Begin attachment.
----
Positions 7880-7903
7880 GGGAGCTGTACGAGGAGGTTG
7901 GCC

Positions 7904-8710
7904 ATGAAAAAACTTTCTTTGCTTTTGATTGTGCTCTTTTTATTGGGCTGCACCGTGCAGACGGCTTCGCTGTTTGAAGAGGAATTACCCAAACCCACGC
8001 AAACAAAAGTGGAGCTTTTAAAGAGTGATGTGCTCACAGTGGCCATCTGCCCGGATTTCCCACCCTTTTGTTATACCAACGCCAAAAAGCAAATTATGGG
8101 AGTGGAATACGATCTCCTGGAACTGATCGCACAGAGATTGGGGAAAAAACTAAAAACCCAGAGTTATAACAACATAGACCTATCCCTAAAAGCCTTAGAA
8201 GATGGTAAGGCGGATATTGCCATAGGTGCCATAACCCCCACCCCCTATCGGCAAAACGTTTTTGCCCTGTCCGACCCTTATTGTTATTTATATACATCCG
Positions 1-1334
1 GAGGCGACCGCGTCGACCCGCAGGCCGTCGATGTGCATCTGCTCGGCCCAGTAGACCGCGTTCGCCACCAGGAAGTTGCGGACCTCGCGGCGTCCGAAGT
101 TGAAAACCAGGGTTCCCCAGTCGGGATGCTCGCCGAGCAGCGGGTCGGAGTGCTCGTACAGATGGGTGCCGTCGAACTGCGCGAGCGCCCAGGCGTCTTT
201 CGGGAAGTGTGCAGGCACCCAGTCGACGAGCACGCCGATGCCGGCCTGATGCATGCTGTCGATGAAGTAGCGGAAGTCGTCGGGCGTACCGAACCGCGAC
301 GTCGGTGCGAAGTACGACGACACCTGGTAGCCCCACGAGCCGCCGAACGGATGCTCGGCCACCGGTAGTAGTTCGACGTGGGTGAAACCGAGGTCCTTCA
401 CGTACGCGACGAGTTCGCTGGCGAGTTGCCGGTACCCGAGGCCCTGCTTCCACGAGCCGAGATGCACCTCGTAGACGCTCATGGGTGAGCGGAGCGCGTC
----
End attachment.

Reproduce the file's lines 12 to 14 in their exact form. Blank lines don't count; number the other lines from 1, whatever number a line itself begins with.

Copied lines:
201 CGGGAAGTGTGCAGGCACCCAGTCGACGAGCACGCCGATGCCGGCCTGATGCATGCTGTCGATGAAGTAGCGGAAGTCGTCGGGCGTACCGAACCGCGAC
301 GTCGGTGCGAAGTACGACGACACCTGGTAGCCCCACGAGCCGCCGAACGGATGCTCGGCCACCGGTAGTAGTTCGACGTGGGTGAAACCGAGGTCCTTCA
401 CGTACGCGACGAGTTCGCTGGCGAGTTGCCGGTACCCGAGGCCCTGCTTCCACGAGCCGAGATGCACCTCGTAGACGCTCATGGGTGAGCGGAGCGCGTC